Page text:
VALLEJO, Calif. - February 9th is a particularly hard day for the family of Willie McCoy, a 20-year-old man shot dead by six Vallejo police officers on that date three years ago as he sat in his car at a Taco Bell drive-through. McCoy was shot at 55 times and died at the scene.
Friends, family, the attorney for McCoy's family, and members of the community gathered on the anniversary and site of his death on Wednesday evening to remember him and call for police reform.
McCoy's older brother Kori McCoy said that, to him, the drive-through-- now a Starbucks-- is "sacred ground."
"Just moments ago, I was reflecting on how many cars have driven over the spot where he was murdered," he said.
Information about the shooting trickled out very slowly at first, but after body cam footage of the police that night was released by the VPD it only raised more questions.
- WARNING: Graphic video
Taco Bell employees called the police on Feb. 9, 2019 to report an unresponsive male in the drive-through.
Body cam footage shows officers surrounding the left side of the vehicle on the driver's side.
Officers allege that they saw a gun in McCoy's lap. There is no firearm visible in the footage. Officers did not attempt to wake McCoy at that point, instead they raised their guns head-level with him while he remained asleep.
An officer can be heard saying, "If he reaches for it, you know what to do." Soon after, McCoy appears to come to, groggily scratching his shoulder but not appearing to be aware that he was flanked by police. At that point, officers suddenly unleashed a hail of bullets into the car, 55 over a four-minute period.
"He was clearly shot awake," said his brother. "Where is the outrage?"
McCoy's death is one of what many residents say are too many deaths at the hands of Vallejo Police over the last decade.
Most recently, State Attorney General Rob Bonta launched an independent investigation into the VPD in the wake of the 2020 shooting death of Sean Monterrosa in the Walgreen's parking lot on the evening of the George Floyd protests.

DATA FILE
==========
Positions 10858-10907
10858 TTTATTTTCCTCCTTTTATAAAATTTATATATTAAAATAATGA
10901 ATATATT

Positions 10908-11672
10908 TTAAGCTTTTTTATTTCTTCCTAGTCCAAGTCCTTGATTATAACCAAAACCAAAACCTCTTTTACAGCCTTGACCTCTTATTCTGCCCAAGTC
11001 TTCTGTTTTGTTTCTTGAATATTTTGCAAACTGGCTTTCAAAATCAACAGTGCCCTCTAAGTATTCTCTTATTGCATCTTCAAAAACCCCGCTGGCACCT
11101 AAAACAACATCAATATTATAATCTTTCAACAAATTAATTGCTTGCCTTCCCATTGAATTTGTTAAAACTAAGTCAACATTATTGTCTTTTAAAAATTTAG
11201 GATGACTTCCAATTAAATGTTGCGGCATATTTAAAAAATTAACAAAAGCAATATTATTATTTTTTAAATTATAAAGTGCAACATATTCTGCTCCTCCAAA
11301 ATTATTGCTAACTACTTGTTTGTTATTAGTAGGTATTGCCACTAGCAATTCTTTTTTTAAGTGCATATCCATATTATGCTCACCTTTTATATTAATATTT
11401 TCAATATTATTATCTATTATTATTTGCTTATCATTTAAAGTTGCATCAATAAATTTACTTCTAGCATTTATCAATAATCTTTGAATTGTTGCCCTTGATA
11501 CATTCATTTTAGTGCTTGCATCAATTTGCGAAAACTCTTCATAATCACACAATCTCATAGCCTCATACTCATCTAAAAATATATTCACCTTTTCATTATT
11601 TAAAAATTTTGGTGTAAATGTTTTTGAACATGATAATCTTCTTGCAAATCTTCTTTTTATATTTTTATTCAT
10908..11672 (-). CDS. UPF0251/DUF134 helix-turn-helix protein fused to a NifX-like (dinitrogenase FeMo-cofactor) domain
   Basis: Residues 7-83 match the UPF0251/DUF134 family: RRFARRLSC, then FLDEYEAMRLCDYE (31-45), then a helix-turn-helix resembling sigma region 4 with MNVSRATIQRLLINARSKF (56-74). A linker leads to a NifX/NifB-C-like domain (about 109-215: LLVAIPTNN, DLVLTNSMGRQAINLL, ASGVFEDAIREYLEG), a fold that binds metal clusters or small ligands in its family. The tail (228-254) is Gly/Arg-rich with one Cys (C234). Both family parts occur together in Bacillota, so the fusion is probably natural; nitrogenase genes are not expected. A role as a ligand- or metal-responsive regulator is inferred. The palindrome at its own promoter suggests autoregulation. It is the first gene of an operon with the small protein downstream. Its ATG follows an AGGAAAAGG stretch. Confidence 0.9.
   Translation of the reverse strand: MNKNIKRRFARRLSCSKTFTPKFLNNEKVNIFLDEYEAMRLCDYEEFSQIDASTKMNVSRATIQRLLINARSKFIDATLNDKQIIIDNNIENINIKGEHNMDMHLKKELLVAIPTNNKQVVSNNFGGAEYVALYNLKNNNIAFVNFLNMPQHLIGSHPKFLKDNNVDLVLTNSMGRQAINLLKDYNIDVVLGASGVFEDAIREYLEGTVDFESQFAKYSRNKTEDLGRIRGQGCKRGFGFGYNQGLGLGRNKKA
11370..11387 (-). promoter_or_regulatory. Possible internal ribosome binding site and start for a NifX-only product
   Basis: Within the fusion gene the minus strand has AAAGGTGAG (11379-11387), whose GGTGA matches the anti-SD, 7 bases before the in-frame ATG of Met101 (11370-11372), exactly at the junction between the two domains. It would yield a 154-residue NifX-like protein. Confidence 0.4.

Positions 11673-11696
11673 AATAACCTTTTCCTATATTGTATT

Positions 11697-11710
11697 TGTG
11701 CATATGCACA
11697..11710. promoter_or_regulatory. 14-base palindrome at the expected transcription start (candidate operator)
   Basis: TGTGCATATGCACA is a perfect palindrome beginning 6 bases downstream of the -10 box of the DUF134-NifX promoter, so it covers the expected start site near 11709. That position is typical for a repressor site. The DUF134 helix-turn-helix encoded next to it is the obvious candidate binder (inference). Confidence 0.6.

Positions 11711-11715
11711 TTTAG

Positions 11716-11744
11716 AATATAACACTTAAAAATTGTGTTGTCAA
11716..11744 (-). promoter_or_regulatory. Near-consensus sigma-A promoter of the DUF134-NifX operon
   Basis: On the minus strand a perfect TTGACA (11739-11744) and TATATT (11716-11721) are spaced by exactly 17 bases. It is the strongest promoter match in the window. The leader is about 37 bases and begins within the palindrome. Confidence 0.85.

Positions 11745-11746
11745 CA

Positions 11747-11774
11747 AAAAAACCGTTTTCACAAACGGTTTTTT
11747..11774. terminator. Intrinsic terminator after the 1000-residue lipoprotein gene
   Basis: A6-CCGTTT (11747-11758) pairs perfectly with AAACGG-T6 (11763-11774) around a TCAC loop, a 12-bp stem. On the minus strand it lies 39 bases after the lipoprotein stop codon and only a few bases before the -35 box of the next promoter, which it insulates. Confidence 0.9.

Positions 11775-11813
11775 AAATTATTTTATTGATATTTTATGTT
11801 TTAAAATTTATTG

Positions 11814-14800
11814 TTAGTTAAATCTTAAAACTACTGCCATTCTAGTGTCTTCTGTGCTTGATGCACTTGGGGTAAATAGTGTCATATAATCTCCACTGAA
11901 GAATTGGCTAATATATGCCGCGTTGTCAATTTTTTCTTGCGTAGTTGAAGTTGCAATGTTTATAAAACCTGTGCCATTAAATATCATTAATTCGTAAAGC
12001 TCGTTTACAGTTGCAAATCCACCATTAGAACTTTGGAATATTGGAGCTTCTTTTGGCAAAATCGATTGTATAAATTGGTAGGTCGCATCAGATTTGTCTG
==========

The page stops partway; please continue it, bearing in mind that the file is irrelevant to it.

Roughly 75 people showed up on Wednesday night to rally for reform and to remember McCoy.
Other family members of people killed by Vallejo police were there as well.
Paul McGowan was present, the mother of Ronell Foster, an unarmed man who was shot in the back and killed after being approached by police in 2018 for riding a bike without a headlight.
Alicia Saddler, the sister of Angel Ramos, was also at the vigil. Ramos was shot and killed by the VPD in 2017.
"Support for one family is support for all of our families," she told the crowd.
"Stop telling us that you hear us when you ain't hearing a damn thing," said Vallejo resident Askari Sowonde. Event organizer and attorney for the McCoy family Melissa Nold took to the microphone and called for "justice."
"There's broad support for police reform," she said. "We have to make them do it."
McCoy's brother Kori said that Willie's early life was stable, in a two-parent home.
By the time he reached the age of 12, however, both of his parents had died of cancer.
A musician, Willie rapped about the pain of growing up without a father.
"He did have his troubles," said Kori, adding that he chose to channel them into his art. "He had a great love for music."
Though there has only been one officer-involved shooting death under the watch of Vallejo Police Chief Shawny Williams, who took over in 2019 after the McCoy incident, his department is still embroiled in the so-called Badge Bending scandal, where officers were allegedly bending the tips of their badges every time they shot and killed someone in the line of duty.
A former captain has testified to the existence of the practice and the attorney for the police union in Vallejo also admitted that the bending took place as well. Williams ordered an independent investigation into the practice which was completed last September but has yet to be made public.
Attorney Nold and others who took to the microphone on Wednesday night demanded to see the report and scoffed at recent quote by Solano County District Attorney Krishna Abrams wherein she referred to the badge-bending practice as being mere "rumors."
"This is a critical issue," said Nold, adding later, "this has to be a line in the sand."